The data for the quiz and maps shown here come from over 350,000 survey responses collected from August to October 2013 by Josh Katz, a graphics editor for the New York Times who developed this quiz. The colors on the large heat map correspond to the probability that a randomly selected person in that location would respond to a randomly selected survey question the same way that you did. The three smaller maps show which answer most contributed to those cities being named the most (or least) similar to you.
If you're wondering where you are from, take the quiz here

*Yonkers in NOT upstate New York despite what Longislanders might think.

Wednesday, December 18, 2013

Map Ties and Other Gifts

Personally I hate ties and wear them as infrequently as possible. However, these map ties are pretty cool. Who wouldn't want a tie with a vintage 1868 pictorial map of Iowa City?

You can customize them too - meaning you can pan and zoom to show your favorite part of town. I don't actually have a favorite part of Iowa City - I just picked one.
There are lots of vintage and other unusual maps listed. I like the weather map one.

Of course these ties would look great with a pair of cuff links.

South Portland, Maine if you were wondering.

Wednesday, December 11, 2013

The Islamic World

Columbia University's Gulf/2000 Project was created as a service to scholars, journalists, politicians and other professionals working in the Persian Gulf region. The web site for this project contains some fantastic maps created by Dr. Mehrdad Izady showing population, religion, language and other divisions that affect the region.

His large map of the Islamic World is particularly striking. Many of the recent conflicts in the world have occurred along the boundaries of Islam and other religions such as in Mail, Nigeria, Central African Republic, Sudan/South Sudan, the Caucasus region and in parts of India and Pakistan.
The lower right corner of the map contains a 1907 map depicting the extent of the "Moslem World." The overall pattern is largely the same as today.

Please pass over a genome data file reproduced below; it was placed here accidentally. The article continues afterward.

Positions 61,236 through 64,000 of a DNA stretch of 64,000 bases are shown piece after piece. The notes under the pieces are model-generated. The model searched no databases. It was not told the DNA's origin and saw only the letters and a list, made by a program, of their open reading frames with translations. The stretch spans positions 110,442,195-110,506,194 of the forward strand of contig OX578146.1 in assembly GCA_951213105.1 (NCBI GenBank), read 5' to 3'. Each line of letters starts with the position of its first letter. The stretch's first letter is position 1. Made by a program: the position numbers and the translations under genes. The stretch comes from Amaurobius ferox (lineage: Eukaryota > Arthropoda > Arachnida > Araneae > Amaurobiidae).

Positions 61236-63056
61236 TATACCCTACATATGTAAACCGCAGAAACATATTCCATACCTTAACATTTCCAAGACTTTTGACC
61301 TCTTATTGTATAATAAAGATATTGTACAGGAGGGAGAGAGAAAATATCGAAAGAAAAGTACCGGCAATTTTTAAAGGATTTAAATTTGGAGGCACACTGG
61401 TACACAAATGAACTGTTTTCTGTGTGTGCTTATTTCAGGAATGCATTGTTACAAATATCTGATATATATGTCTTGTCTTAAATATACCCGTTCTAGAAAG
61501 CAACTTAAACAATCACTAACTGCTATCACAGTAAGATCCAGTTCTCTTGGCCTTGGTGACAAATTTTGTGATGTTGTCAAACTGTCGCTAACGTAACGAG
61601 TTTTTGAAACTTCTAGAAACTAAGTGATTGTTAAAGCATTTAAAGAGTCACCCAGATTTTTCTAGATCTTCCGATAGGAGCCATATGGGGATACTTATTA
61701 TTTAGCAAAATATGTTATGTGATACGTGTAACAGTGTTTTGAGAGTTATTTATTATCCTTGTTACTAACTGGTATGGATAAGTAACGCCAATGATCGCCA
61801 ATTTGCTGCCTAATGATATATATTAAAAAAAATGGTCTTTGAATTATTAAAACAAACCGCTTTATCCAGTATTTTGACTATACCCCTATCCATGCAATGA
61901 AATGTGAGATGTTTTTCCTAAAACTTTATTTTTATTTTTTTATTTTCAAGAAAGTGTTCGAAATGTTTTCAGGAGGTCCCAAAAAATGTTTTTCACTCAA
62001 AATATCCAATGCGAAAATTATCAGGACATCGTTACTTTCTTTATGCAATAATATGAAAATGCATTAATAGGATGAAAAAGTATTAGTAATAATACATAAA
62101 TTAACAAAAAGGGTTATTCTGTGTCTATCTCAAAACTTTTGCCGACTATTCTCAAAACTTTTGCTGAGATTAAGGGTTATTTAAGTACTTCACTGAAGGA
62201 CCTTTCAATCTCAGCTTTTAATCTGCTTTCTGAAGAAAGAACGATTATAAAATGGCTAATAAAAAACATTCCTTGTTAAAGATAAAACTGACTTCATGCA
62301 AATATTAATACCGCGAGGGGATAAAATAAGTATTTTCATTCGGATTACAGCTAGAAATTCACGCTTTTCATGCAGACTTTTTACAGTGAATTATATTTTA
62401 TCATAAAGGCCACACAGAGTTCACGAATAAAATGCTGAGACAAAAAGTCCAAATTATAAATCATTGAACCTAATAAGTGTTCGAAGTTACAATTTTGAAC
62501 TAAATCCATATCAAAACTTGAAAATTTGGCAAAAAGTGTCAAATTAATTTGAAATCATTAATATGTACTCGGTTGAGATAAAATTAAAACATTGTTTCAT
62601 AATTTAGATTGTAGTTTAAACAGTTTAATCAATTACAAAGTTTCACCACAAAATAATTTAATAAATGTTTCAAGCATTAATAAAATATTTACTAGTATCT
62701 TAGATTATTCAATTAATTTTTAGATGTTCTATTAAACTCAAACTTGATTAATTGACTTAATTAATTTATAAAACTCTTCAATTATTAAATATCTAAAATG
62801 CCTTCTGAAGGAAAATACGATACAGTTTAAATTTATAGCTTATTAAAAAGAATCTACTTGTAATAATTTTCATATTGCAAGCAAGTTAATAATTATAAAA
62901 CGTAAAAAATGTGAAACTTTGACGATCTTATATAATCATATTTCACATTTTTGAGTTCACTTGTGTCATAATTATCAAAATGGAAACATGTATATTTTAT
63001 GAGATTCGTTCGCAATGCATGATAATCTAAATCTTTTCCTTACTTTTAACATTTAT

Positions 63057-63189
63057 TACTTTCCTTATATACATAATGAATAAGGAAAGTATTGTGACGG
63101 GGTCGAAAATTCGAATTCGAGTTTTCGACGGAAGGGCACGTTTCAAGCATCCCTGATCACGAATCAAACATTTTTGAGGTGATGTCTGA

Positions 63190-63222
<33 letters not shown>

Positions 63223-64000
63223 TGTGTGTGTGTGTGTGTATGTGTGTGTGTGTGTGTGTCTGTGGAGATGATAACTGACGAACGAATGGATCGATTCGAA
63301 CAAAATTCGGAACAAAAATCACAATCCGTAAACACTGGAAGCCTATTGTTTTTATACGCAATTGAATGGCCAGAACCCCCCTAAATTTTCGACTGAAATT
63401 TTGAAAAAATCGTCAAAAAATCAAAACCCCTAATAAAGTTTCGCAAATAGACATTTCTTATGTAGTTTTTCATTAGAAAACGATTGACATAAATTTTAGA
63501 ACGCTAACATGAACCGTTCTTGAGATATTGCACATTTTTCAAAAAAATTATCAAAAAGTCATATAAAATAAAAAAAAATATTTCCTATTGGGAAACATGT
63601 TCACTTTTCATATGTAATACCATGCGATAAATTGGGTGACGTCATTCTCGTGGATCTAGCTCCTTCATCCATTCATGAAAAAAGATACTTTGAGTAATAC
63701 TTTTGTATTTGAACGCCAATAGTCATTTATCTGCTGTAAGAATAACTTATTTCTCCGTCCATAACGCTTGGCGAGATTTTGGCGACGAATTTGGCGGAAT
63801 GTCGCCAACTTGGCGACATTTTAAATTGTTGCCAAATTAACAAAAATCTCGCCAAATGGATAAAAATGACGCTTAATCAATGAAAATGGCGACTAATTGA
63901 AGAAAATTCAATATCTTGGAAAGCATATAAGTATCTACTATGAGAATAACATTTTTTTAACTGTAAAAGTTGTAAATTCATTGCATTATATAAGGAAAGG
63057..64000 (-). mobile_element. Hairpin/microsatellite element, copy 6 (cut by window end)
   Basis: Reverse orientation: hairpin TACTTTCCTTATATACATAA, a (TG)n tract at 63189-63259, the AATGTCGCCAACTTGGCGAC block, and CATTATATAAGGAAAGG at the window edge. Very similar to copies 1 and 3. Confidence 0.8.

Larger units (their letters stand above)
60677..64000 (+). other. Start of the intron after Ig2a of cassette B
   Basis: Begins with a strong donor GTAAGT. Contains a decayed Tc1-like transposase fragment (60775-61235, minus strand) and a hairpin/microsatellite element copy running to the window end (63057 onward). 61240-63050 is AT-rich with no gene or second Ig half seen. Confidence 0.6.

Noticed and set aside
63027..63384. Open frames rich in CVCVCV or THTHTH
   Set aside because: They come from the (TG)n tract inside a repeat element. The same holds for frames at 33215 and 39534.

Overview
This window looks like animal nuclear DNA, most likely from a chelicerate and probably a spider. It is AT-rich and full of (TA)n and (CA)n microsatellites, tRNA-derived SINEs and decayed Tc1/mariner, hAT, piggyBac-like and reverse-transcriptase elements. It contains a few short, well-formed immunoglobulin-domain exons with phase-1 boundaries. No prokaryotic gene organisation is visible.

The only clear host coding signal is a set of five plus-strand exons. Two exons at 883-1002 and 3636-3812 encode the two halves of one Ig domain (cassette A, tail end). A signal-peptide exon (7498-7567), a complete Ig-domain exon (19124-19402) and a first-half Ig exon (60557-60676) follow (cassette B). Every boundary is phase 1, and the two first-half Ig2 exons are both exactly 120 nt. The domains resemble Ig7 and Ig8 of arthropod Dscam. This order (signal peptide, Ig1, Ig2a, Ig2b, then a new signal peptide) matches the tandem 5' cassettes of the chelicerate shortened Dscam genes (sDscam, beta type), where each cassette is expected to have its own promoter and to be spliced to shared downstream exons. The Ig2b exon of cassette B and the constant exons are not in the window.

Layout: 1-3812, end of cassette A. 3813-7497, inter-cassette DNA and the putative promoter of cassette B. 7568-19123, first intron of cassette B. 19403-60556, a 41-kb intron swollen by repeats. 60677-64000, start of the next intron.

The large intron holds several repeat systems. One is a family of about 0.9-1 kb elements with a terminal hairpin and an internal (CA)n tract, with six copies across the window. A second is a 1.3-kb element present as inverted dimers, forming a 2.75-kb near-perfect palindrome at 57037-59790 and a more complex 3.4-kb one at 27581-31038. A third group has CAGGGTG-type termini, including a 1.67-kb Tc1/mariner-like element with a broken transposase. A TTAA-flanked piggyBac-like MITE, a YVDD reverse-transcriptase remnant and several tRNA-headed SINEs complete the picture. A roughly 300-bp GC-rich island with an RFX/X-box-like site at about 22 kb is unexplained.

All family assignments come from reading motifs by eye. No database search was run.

"Syria Ethnic Composition" is another very detailed map showing how diverse that country is. The text on the right describes how much of this complexity is lost when language is considered the defining ethnic characteristic. The commonly used "Arab" ethnic stamp glosses over these divisions but the current conflict in Syria has shown their significance. 

The maps page has many other highly detailed maps not just of the Gulf region, but the entire Middle East as well as parts of Africa and Asia. You can spend hours looking at these. I did. 

Wednesday, December 4, 2013

Pictorial Savannah

Friend of the blog Michael Karpovage has won the Best Recreational/ Travel Map in the 40th Annual Cartography and Geographic Information Society (CaGIS) Map Competition (2012). I was waiting for some exciting announcement from CaGIS but the gallery of winners is merely a list - no pictures or even links to see what these maps look like. Here are some pictures lifted  from his website.
The image above shows Side A highlighting the historic district. Here is a closer detail showing the area where we stayed recently.
Below is Side B showing a broader view and listing the attractions.
Finally, a detail showing Mr. Karpovage hiding in the shadow of an oak tree.
 Congratulations Mike!